“I hate scary movies (I'm a total wuss) so this is about as extreme as I get in the horror genre, which causes a love/hate relationship with the opening credits. The creepy music causes my heart to race, and the choppy sequence of images completely freaks me out — but I kind of like it. Since the show's characters, theme, and location changes with every season, there's always something different to spot in the credits. But, the music remains the same — and will forever haunt my nightmares.” — Bari Lieberman, fitness and wellness editor

Fringe was a show that prided itself on its absolute mindfuckery, and the opening credit sequence paid homage to that with a creepy exploration into the different ‘fringe’ sciences, such as teleportation, precognition, and pyrokinesis. What was interesting about that credit sequence was that it was a direct reflection of what was happening on the series. In season two, when we were introduced to the alternate universe, the title sequence shifted to red and reflected the "sciences" of this new bizarro world we were introduced to. When Peter's (Joshua Jackson) alternate timeline story played out, the sequence shifted to amber.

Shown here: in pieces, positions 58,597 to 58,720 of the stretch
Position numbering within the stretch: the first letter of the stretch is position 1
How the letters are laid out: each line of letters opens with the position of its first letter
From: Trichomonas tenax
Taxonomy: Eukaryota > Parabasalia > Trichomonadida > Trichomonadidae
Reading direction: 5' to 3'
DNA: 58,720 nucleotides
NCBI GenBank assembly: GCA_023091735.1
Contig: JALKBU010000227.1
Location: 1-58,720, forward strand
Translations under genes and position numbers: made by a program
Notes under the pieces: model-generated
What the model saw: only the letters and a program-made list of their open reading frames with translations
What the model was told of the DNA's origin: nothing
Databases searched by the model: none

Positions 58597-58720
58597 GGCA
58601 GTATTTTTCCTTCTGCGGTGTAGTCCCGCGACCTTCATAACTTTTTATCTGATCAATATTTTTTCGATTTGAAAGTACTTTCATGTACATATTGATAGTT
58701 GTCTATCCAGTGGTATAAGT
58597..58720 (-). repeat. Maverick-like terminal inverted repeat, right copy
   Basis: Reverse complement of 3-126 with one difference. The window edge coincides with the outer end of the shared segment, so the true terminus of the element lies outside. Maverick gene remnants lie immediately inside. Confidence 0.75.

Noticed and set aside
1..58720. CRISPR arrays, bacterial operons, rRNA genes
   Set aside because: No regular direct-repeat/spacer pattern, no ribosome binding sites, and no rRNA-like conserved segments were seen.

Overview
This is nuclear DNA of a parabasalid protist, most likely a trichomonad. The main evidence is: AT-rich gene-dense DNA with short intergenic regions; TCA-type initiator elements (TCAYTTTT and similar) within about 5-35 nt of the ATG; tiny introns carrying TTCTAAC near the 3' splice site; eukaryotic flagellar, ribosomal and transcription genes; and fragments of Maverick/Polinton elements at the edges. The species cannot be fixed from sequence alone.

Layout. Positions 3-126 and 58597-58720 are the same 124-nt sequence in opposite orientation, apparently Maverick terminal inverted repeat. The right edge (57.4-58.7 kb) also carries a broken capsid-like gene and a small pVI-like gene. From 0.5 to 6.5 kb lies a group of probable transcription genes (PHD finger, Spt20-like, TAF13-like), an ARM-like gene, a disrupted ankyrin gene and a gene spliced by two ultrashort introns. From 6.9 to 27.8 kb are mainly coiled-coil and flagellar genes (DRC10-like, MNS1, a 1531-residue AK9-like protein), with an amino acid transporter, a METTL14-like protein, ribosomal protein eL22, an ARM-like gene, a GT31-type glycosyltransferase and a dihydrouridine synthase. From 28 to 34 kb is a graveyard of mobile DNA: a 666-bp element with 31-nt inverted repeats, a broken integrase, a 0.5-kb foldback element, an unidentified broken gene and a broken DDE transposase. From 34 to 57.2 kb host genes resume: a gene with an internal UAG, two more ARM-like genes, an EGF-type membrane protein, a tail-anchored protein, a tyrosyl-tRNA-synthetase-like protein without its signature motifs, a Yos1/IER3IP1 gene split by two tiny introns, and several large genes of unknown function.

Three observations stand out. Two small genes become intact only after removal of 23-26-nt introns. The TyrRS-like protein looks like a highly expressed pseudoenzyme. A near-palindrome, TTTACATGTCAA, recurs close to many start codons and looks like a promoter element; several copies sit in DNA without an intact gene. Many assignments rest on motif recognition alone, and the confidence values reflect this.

The words being displayed were meant to denote something foreign and strange, so in Season 5's dystopian, Observer-run world, the concepts that flash across the screen include things like community, joy, private thought, free will. And, for a little levity, the retro title sequences, used for the episodes set in the '80s featured such far-fetched notions as laser surgery, genetic engineering, and personal computing. The credits just served to immerse us even more into this wacky world that J.J. Abrams had created, which for me made the whole thing that much more enjoyable and easy to get wrapped up in.” — Megan McIntyre, beauty director

Beverly Hills, 90210
“I'm absolutely powerless to the '90s glory emanating from the Beverly Hills, 90210 opening credits. The mock turtlenecks, the dance moves, the West Coast surfbort babes — I can't even handle it. And, don't get me started with Brandon Walsh and Dylan McKay. Be still, my beating heart.” — Alison Ives, editorial production assistant

Game of Thrones